An upper-level low pressure system and a strong associated cold front will drop temperatures up to 15 degrees within a matter of minutes in parts of the Midwest today. The relief from the heat will come with a steep cost, however. Tornadoes, large hail and damaging straight-line winds are threats that many areas will need to confront before experiencing relief. A lower risk for severe storms exists in northern New England and the lee side of the central Rocky Mountains.

A wide slew of triggers will serve to initiate convection by early afternoon over Iowa, southern Minnesota, eastern Nebraska and eastern Kansas. Ahead of the cold front, temperatures will be in the low to mid 90s, with robust southerly flow providing abundant moisture. Aloft, dry air will be flowing to the northeast over the Rocky Mountains. The dichotomy between the moist surface layer and dry upper layers of the troposphere will result in extreme instability. When storms are triggered, they will develop rapidly.

Regardless of the timing of the cold front, residual outflow from early morning thunderstorms will force scattered thunderstorm development from Kansas to the upper Mississippi River Valley. In this environment and with strong speed and directional wind shear, some of these initial storms may become severe.

Later in the afternoon, the cold front will further trigger and organize thunderstorms. These storms will be the most likely to become severe because wind shear and lift will be greatest in its vicinity. Ahead of the front, winds will be from the southeast. Behind it, winds will be from the northeast. These converging winds of vastly different temperatures will force air to accelerate upwards. Passing kinks in the jet stream will further enhance upward ascent. These kinks in the jet stream will serve to further stretch air columns and possibly generate rotating supercells, which could support a few tornadoes.

Supercells will merge throughout the evening, joining to form bowing segments. These bowing clusters of storms will produce very strong wind gusts just ahead of them. Large hail and tornado chances will fall upon clustering, but wind damage will become more widespread. These bowing segments will initially form over Iowa and southern Minnesota early in the evening and spread into Wisconsin, producing wind damage in their path northeastward.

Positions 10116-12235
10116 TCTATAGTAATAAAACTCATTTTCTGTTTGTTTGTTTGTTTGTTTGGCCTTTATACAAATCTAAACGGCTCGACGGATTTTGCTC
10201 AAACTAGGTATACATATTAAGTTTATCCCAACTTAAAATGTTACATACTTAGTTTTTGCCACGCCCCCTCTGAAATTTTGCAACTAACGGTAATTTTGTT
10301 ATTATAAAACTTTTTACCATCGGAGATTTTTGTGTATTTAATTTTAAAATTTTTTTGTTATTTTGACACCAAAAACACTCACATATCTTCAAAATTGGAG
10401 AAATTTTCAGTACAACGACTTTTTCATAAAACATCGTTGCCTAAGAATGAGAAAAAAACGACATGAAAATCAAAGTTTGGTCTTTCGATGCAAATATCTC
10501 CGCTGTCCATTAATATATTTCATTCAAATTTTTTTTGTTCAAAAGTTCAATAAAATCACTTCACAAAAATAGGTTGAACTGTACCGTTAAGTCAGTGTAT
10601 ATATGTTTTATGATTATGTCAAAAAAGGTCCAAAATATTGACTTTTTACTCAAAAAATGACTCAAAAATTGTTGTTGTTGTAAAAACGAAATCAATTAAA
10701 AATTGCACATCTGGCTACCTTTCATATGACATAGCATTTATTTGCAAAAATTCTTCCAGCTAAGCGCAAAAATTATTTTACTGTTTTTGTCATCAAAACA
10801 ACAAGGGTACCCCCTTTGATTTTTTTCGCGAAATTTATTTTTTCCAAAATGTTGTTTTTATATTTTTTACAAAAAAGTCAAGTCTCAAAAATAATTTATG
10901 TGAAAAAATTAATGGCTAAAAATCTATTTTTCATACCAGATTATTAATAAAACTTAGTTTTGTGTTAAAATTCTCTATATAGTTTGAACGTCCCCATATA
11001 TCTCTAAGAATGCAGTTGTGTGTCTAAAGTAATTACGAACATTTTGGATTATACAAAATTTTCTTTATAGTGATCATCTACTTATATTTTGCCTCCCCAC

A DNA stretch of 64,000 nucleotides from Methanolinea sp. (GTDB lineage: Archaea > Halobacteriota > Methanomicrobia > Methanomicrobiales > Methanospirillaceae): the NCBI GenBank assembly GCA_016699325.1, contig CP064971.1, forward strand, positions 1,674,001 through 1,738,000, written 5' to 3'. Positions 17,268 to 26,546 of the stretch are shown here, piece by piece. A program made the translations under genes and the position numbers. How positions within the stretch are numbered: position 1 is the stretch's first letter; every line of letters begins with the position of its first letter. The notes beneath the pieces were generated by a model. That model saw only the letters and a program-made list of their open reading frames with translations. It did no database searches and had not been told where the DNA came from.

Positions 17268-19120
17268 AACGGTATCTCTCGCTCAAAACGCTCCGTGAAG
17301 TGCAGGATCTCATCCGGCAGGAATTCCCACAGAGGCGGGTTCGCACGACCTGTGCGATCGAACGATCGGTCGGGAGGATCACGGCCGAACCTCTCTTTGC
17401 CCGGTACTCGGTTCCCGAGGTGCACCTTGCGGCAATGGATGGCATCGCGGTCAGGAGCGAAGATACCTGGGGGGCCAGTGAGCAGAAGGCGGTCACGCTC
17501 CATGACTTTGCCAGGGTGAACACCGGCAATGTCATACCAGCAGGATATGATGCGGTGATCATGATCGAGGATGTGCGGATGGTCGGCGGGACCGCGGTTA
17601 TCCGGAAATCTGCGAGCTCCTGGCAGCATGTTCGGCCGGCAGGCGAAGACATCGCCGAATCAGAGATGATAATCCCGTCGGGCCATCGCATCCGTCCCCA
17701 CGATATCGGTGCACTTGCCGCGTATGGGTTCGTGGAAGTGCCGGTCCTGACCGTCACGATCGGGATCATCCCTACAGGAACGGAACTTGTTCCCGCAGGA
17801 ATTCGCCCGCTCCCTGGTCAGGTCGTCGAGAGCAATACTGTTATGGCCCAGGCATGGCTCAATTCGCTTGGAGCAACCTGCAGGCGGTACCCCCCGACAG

As the upper-level trough propagates eastward, a strong low-level jet will continue ahead of it through the overnight hours. With the cold front outpacing its parent low, sources of lift from the trough will cause the redevelopment and spreading of storms to the northeast. The jet will help organize the storms into segments. The storms may produce severe wind damage over Nebraska, but they will weaken upon reaching South Dakota and Iowa.

The tornado threat will be highest in east-central Nebraska and in the northwestern half of Iowa, where instability, shear and lift from the front and jet stream kinks will be greatest. There is also a significant risk for large hail at least one inch in diameter.  Cities most at risk for tornadoes include Lincoln, NE and Omaho, NE.  Widespread wind damage is likely where these storms initially start to bow. Des Moines, IA and Council Bluffs, IA may be in these storms’ bath. Wind damage will be more scattered in nature further northeast in Minnesota and Wisconsin.

While storms ravage Nebraska and Iowa, upsloping of winds along the eastern Rockies will result in isolated supercells developing over eastern Colorado and Wyoming. A belt of more scattered storms will develop in eastern Colorado, where instability will be greater. Low dew points in the upper 50s will prevent these storms from becoming wide spread. Damaging wind gusts and isolated large hail will be the main threats with these storms.

As a dome of high pressure expands northeastward, the Northern Country of New York and northern New England will be caught along the outer periphery of the high’s circulation. Very dry air aloft flowing all the way from the Rocky Mountains with the moisture of dew points in the low 70s will result in high instability over this area. An unseasonably vigorous jet streak will pass over this unstable layer, producing a narrow area of strong upward motion resulting in scattered severe thunderstorms.

The strongest storms will develop early in the evening Saturday in New York before spreading into northern New England by sunset. Strong wind shear associated with the jet streak will be sufficient to support large hail and a couple of weak tornadoes in some of the supercells. The tornado risk will be highest in the North Country of New York and in the valleys of northern Vermont including cities like Burlington, although the threat will not be as high as in the Midwest. Strong wind gusts will be the dominant threat elsewhere.

Heat will spread into northern New England behind these storms, unlike the refreshing airmass that awaits the Midwest. The cold front responsible for the Midwest’s storms will weaken as it approaches the heat dome, but it will still bring severe weather to Wisconsin, Michigan and Illinois on Sunday.


As Head Meteorologist, Josh bridges together weather forecasting with product quality and innovation. He vigilantly monitors weather threats across the country and directly engages with clients to outline hazards posed by expected inclement weather. He also offers insights into meteorology and numerical weather prediction to aid the development team in improving and expanding the diverse set of products. Feldman graduated from Stony Brook University in 2018 with Bachelor of Science degrees in Atmospheric and Oceanic Sciences and Physics.

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